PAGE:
Attorney General of Texas — Opinion.
November 6, 1997
DAN MORALES, Attorney General of Texas
The Honorable Kenny Marchant Chair, Committee on Financial Institutions Texas House of Representatives P.O. Box 2910 Austin, Texas 78768-2910
Re: Permissible activities of lenders prior to vote on and effective date of home equity lending amendment to the Texas Constitution (RQ-993)
Dear Representative Marchant:
You ask whether lenders may solicit, accept, and process applications for home equity loans before the constitutional amendment authorizing such loans goes into effect. We conclude that they may. You also ask whether the twelve-day waiting period for loans required by the amendment may begin to run before the amendment’s effective date. We conclude that it may not.
As you know, article XVI, section 50 of the Texas Constitution prohibits the forced sale of a person’s homestead for the payment of debts except in certain cases. Because a homestead may not be foreclosed upon, the constitution effectively prevents homeowners from using the equity in their homes as collateral for loans. This year, the legislature passed House Joint Resolution 31 (“H.J.R. 31”), proposing an amendment to the Texas Constitution that would allow home equity lending. The amendment was approved by a majority of voters in an election held on November 4, 1997. The constitutional amendment becomes effective on January 1, 1998.
You ask whether lenders may solicit, accept, and process home equity loan applications prior to the amendment’s effective date of January 1, 1998. Certainly, any lien created pursuant to a home equity loan closed before the effective date of the amendment could not constitutionally be enforced against a homestead. However, nothing in H.J.R. 31 prohibits home equity loan applications before the effective date of the amendment. Nor are we aware of any federal or Texas statute or common-law rule that expressly prohibits a lender from processing a loan application when the terms of the loan transaction cannot legally be enforced at the time the application is made.
We caution, however, that consumer protection statutes such as the federal Truth in Lending Act, the Texas Deceptive Trade Practices-Consumer Protection Act, and common-law causes of action such as fraud, promissory estoppel, and breach of contract might be applied to a lender who misleads a potential borrower as to the effect of a home equity loan application or otherwise harms a borrower. Lenders should particularly advise consumers of the consequences of paying fees, appraisal costs, and other loan-related charges prior to the amendment’s effective date. Provided applications are solicited, accepted, and processed in a manner that does not mislead or deceive consumers, we find no legal prohibition on such practices prior to the effective date of the amendment.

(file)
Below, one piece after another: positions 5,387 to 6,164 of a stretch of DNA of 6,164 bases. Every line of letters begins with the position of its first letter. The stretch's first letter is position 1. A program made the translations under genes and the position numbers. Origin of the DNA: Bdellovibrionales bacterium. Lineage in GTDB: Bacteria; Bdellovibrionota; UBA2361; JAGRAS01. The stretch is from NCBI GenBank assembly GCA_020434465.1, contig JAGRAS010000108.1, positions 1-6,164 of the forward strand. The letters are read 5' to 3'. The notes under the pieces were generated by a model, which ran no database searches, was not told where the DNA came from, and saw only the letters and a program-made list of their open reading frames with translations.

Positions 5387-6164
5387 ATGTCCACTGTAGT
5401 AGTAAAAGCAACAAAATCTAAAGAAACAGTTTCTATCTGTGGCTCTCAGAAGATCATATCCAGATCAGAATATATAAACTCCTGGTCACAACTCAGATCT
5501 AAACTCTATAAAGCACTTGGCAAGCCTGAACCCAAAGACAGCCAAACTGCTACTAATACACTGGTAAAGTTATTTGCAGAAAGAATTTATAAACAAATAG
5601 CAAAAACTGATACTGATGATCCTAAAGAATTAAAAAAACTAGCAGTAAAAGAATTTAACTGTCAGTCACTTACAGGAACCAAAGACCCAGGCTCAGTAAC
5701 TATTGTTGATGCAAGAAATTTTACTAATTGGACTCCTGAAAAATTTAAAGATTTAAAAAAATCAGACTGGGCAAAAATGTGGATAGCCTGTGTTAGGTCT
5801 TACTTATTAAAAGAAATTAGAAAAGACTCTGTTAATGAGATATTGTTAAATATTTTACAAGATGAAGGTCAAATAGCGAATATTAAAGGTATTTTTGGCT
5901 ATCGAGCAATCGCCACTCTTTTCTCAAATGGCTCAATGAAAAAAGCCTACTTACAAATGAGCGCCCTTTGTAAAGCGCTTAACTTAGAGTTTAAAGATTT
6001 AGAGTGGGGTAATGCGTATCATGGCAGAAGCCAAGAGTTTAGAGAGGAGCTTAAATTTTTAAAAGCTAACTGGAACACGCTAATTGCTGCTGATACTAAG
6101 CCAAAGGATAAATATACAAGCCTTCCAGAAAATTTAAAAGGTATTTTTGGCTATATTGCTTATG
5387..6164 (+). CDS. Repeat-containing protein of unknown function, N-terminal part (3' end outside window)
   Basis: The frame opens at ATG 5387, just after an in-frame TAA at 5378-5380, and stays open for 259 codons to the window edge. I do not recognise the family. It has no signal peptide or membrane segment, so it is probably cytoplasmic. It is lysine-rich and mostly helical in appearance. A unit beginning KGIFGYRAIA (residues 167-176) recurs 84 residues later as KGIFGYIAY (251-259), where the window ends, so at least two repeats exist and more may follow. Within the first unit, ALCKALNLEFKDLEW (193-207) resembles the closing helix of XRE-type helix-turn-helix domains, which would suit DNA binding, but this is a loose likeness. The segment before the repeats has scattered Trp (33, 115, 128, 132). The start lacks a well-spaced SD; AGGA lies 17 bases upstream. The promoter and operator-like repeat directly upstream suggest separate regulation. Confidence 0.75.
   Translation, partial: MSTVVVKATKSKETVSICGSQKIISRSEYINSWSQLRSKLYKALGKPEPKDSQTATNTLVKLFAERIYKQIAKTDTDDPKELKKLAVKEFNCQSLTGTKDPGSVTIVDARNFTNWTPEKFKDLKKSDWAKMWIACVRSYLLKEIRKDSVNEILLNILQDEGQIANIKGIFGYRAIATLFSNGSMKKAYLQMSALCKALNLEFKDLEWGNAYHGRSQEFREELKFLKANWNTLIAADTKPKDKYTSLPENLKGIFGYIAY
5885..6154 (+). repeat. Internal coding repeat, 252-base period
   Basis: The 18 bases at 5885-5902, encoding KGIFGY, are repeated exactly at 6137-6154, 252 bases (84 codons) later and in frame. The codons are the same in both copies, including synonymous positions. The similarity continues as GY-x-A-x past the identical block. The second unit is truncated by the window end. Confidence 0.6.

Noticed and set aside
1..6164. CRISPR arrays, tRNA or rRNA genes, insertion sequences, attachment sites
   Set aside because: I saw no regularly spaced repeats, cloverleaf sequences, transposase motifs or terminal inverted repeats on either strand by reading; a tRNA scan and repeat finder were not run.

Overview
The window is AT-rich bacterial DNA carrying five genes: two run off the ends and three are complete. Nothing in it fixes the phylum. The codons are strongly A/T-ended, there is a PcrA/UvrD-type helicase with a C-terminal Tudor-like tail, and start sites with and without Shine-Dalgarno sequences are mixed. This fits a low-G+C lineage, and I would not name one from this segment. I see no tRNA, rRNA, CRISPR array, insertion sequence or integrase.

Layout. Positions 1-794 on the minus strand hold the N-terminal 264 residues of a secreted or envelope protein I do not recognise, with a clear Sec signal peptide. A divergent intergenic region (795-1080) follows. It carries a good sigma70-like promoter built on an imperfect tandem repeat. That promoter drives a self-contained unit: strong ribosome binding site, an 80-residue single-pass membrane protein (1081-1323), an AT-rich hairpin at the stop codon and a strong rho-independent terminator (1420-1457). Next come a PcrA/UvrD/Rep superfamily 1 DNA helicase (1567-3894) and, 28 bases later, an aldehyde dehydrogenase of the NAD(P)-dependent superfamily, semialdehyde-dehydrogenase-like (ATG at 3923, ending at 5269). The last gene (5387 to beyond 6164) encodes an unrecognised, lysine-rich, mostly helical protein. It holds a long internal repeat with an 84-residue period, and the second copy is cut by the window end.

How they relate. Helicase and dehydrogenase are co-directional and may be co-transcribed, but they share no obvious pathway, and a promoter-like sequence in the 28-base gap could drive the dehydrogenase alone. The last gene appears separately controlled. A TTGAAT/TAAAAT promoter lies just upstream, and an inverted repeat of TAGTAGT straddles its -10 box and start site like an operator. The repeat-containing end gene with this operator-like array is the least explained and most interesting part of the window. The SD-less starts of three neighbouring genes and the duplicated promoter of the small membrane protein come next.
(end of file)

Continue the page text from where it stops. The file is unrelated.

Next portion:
Your second question regards the twelve-day waiting period imposed by the constitutional amendment. A lien created pursuant to a home equity loan is unenforceable if the loan is closed before the 12th day after the date the home owner submits a loan application to the lender, or the date the lender provides the owner with a certain written notice regarding the terms of the loan, whichever comes later. You ask whether the twelve-day waiting period may begin to run before the amendment becomes effective on January 1, 1998. In other words, if a borrower has submitted an application and the lender has provided notice twelve days before January 1, 1998, may the loan be closed on January 1, 1998, and be enforceable under the provisions of the amendment? We conclude that it may not.
The amendment provides that a home equity loan may be enforced if it is closed not before “the 12th day after the later of the date that the owner of the homestead submits an application to the lender for the extension of credit or the date that the lender provides the owner a copy of the notice prescribed by Subsection (g) of this section.” Subsection (g) sets out the specific language of the notice and includes references to the requirements of the constitutional amendment. Before the amendment becomes effective, no notice is prescribed by Subsection (g) and the provisions of the amendment referred to in the notice have no legal effect. Notice given before the effective date of the amendment is not notice “prescribed by” the amendment. Therefore, the amendment’s notice requirement is not satisfied if notice is given before the effective date of the amendment, and thus the twelve-day waiting period is not triggered by such a notice.
A lender may solicit, accept, and process applications for home equity loans before the constitutional amendment authorizing such loans becomes effective. However, the notice to borrowers prescribed by the amendment is not effective if given before the amendment’s effective date.
Yours very truly,
DAN MORALES Attorney General of Texas
JORGE VEGA First Assistant Attorney General
SARAH J. SHIRLEY Chair, Opinion Committee
Prepared by Barbara Griffin Assistant Attorney General